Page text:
The spring of 2020 has seen a turn of fortunes for gardeners across the country with good rain bringing on the type of growth not seen in a decade.
This spring the quality of roses has been outstanding, but what do you once that first flush has been spent? Simple, prune them, but you need to do it right.
Summer pruning of roses is not like winter pruning. The aim of pruning in late spring or summer is to maximise growth for that next flush of blooms on perpetual flowering roses. The type of rose bush will also determine how you will prune.
Roses fall into several categories, popular types include hybrid teas, floribundas, climbers, and carpet roses. Pruning will vary for each to get the best summer blooms.
When it comes to hybrid teas, simply prune any flowering stems to the fifth node or so with an outward facing bud from the point of origin that the flowering stem emerged from. This will leave ample foliage for the rose to continue to flourish.
If picking roses for the vase follow the same principle, the next flush of flowers should appear in around 45 days after pruning.
Floribundas can be treated in the same way as hybrid teas, but climbing roses are a little bit different.
Climbers fall into two categories, spring flowering and perpetual. Spring flowering roses include the old favourites such as the banksia rose and Albertine, which can be pruned hard after they finish flowering.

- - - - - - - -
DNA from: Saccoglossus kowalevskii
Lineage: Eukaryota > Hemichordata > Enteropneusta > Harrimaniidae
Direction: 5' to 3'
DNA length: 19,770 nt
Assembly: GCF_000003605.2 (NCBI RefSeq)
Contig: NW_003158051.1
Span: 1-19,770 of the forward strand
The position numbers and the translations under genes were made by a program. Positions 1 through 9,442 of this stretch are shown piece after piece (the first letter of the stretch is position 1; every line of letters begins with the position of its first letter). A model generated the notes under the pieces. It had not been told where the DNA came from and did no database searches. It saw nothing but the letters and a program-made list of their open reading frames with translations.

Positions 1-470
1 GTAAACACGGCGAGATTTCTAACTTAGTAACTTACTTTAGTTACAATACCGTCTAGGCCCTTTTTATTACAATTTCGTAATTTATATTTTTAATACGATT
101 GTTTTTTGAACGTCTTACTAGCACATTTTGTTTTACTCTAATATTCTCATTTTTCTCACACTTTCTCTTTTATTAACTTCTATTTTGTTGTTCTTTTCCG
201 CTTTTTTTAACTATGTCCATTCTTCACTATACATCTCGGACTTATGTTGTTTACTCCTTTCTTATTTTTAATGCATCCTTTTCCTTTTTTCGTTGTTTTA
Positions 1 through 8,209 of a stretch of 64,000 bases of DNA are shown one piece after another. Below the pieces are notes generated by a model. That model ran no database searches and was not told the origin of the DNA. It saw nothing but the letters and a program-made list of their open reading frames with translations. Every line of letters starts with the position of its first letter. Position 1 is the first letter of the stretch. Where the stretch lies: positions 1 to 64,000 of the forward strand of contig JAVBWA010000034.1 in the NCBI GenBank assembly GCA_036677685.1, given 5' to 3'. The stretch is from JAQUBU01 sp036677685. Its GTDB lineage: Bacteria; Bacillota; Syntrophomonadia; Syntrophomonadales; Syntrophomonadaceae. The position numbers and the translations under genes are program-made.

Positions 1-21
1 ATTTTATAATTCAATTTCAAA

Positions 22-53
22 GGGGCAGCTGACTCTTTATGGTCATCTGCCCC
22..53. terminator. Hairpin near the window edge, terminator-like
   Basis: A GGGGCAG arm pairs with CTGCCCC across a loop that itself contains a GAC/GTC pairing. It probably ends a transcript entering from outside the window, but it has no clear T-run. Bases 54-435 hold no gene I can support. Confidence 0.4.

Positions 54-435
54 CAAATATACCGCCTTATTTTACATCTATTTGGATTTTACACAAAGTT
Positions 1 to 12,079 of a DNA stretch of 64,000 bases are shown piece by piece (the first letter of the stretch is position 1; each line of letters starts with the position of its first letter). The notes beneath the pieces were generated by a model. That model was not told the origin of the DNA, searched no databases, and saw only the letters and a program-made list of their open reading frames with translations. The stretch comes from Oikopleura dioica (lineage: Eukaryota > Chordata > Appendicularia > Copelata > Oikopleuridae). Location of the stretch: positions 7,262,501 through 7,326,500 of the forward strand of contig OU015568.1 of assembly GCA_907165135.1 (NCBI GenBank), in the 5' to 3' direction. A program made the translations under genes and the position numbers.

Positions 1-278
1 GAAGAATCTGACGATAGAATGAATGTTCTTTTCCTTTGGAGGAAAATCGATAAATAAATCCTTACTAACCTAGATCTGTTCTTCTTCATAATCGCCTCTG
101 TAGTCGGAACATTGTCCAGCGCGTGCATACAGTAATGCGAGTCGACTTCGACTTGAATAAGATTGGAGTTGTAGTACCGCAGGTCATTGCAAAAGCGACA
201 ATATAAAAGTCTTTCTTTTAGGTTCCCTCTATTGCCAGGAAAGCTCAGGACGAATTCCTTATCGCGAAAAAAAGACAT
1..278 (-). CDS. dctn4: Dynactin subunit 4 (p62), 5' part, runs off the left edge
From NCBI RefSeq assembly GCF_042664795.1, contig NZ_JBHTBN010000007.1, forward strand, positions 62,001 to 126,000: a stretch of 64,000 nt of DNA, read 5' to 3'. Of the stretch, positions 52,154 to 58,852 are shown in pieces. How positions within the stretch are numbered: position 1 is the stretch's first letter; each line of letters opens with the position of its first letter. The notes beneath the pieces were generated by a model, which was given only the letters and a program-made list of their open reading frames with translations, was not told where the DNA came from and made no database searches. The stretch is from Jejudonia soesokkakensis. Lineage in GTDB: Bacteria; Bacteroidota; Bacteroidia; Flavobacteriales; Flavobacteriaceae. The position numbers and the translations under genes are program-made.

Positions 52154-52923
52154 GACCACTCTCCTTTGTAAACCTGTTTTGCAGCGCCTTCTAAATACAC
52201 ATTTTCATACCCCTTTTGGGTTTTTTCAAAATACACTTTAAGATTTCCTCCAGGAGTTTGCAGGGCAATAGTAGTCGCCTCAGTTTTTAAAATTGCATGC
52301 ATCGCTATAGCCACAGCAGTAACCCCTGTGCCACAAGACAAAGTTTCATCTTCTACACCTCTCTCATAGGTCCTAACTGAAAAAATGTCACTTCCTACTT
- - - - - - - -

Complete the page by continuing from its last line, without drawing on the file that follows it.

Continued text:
This will encourage new growth which will produce flowers next spring. The perpetual or repeat climbers such as climbing Pierre de Ronsard, one of the most popular roses in the world, will benefit from deadheading of blooms during spring and summer with little else required until July when pruning is much more judicious.
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Carpet roses are the easiest of all to care for, these hardy groundcover plants which flower for almost ten months of the year require only a little attention to keep them in good order. These are landscaping plants so all they need is a light prune once or twice across the growing season and a hard prune in winter.
Pruning carpet roses does not require a great deal of thought on where or how to make cuts, hedging shears or loppers will do the trick. The greatest challenge will be in deciding whether to sacrifice those gorgeous flowers or not.